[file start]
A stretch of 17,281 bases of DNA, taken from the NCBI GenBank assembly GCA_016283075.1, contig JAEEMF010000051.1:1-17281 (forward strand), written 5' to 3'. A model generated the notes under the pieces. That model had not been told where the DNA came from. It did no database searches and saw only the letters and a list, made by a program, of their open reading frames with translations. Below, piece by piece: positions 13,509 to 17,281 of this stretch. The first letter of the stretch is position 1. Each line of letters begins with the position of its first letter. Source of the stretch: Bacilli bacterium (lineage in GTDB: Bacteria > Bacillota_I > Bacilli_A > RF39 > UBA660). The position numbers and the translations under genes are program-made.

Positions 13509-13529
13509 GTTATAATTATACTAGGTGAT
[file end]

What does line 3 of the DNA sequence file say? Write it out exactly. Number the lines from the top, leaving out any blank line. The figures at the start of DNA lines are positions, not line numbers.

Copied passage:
13509 GTTATAATTATACTAGGTGAT